Two weeks ago a movement was commenced looking to the more proper observance of the Sabbath on the part of business men of [Edwardsville, Illinois,] and also to the abolition of Sunday games, especially base ball. The matter was undertaken by the W.C.T.U. and their friends. As soon as the first meeting was held the merchants of the city voluntarily signed an agreement to not keep open at all on Sundays, beginning next Sunday. At the meeting to-night in the Sunday school room of St. John's M.E. Church the matter was viewed in its legal status, and a committee was appointed to wait upon the Mayor to-morrow and ask his assistance in compelling saloons and all classes of business except drug stores and livery stables, to close. It was determined to endeavor by moral suasion to stop base ball on Sunday, and if that failed then legal process is to be adopted.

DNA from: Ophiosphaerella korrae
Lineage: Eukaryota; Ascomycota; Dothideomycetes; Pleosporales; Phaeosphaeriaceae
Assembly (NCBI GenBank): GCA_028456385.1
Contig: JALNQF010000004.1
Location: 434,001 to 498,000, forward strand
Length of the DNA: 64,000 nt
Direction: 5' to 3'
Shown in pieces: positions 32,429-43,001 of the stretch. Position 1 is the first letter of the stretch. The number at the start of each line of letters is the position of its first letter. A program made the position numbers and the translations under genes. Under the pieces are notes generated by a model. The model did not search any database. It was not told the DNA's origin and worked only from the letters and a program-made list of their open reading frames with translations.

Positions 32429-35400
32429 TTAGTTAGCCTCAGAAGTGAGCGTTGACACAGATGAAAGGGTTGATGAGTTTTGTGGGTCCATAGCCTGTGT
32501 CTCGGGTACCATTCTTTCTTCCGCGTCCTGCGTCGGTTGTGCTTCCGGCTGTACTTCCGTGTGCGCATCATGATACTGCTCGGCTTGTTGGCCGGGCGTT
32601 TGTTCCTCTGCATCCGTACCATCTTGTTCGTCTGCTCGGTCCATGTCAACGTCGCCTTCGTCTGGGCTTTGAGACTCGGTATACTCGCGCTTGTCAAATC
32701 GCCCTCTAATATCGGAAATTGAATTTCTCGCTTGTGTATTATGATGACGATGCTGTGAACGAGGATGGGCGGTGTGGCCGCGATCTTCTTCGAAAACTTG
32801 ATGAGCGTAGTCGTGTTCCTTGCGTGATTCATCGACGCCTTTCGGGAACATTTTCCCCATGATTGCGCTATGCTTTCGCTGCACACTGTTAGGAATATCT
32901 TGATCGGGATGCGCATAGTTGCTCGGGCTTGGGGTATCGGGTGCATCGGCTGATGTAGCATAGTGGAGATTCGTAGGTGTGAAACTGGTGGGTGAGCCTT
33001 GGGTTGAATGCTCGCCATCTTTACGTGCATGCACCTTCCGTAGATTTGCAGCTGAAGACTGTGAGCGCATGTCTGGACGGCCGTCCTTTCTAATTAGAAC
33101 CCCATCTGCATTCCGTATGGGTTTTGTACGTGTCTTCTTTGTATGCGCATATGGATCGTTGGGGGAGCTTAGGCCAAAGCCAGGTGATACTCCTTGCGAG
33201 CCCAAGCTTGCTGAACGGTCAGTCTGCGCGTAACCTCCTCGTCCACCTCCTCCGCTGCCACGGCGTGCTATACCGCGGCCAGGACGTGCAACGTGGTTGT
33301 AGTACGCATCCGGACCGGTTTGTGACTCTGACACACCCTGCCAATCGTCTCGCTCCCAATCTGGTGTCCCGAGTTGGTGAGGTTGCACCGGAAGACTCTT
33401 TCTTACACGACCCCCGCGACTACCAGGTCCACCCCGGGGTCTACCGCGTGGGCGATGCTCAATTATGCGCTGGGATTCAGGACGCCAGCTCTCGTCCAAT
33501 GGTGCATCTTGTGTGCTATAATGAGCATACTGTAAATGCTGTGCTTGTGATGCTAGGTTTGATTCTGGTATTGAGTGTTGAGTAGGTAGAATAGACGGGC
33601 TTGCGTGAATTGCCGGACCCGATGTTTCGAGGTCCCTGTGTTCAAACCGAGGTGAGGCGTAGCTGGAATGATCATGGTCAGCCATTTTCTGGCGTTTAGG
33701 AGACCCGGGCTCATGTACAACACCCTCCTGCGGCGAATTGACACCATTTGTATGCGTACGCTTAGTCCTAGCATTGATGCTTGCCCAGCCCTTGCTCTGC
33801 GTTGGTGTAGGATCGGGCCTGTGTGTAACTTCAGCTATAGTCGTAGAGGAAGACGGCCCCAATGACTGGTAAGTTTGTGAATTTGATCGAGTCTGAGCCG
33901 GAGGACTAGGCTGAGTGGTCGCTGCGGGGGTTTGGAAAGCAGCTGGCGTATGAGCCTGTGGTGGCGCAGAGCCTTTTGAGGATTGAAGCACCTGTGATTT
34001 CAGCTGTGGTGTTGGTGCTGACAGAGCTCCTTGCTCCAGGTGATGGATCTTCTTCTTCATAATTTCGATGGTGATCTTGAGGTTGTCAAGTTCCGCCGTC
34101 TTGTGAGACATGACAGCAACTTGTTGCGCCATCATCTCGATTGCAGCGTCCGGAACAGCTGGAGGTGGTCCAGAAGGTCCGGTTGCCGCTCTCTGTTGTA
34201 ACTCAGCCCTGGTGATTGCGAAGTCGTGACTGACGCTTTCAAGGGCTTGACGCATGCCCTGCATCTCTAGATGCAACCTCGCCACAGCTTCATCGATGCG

-St. Louis Globe-Democrat, September 15, 1886
Edwardsville, which is just across the river from St. Louis, had a baseball tradition that stretched back to at least to 1870 and, in the mid-1880s, the Madisons of Edwardsville were one of the best clubs in the area. It appears that they liked to play on Sundays and that some of their fellow citizens wished to put a stop to that.
This fits with some of my ideas about Sunday baseball in St. Louis in a couple of ways. The fact that Edwardsville clubs were playing baseball on Sunday fits with the general pattern of St. Louis Sunday baseball during this era. Also, the fact that there was a group trying to put an end to that practice is a bit unique in the region and shows the difference between the Creole/German/Irish Catholic influenced culture of St. Louis and the culture in Southern Illinois, an area settled by Americans from Virginia, Kentucky and Tennessee. While Edwardsville was a satellite of St. Louis, it was settled by a different group of people with a different culture and that produced a different outlook towards Sabbath observance.